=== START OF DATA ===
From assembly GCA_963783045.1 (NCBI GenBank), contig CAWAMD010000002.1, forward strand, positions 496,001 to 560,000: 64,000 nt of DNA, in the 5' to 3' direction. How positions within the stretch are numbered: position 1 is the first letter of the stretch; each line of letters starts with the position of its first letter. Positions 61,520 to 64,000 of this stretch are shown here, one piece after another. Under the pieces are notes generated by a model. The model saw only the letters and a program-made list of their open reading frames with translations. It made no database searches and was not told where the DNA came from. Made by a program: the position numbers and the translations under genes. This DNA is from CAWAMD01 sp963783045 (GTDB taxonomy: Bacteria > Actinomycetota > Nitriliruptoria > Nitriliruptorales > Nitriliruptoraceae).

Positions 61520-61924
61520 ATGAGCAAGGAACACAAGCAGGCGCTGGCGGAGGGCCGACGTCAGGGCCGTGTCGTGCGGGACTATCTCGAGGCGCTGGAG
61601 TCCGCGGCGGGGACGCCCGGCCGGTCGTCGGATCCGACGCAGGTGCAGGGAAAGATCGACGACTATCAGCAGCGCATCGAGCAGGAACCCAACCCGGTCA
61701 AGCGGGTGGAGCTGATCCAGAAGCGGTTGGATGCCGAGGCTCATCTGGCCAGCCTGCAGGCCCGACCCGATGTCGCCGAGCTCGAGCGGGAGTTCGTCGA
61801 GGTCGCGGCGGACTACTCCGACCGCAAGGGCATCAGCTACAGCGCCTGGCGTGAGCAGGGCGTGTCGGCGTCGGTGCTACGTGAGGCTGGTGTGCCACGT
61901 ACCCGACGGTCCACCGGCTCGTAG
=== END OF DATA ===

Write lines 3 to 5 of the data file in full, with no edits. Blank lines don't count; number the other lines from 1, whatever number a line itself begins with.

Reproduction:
61520 ATGAGCAAGGAACACAAGCAGGCGCTGGCGGAGGGCCGACGTCAGGGCCGTGTCGTGCGGGACTATCTCGAGGCGCTGGAG
61601 TCCGCGGCGGGGACGCCCGGCCGGTCGTCGGATCCGACGCAGGTGCAGGGAAAGATCGACGACTATCAGCAGCGCATCGAGCAGGAACCCAACCCGGTCA
61701 AGCGGGTGGAGCTGATCCAGAAGCGGTTGGATGCCGAGGCTCATCTGGCCAGCCTGCAGGCCCGACCCGATGTCGCCGAGCTCGAGCGGGAGTTCGTCGA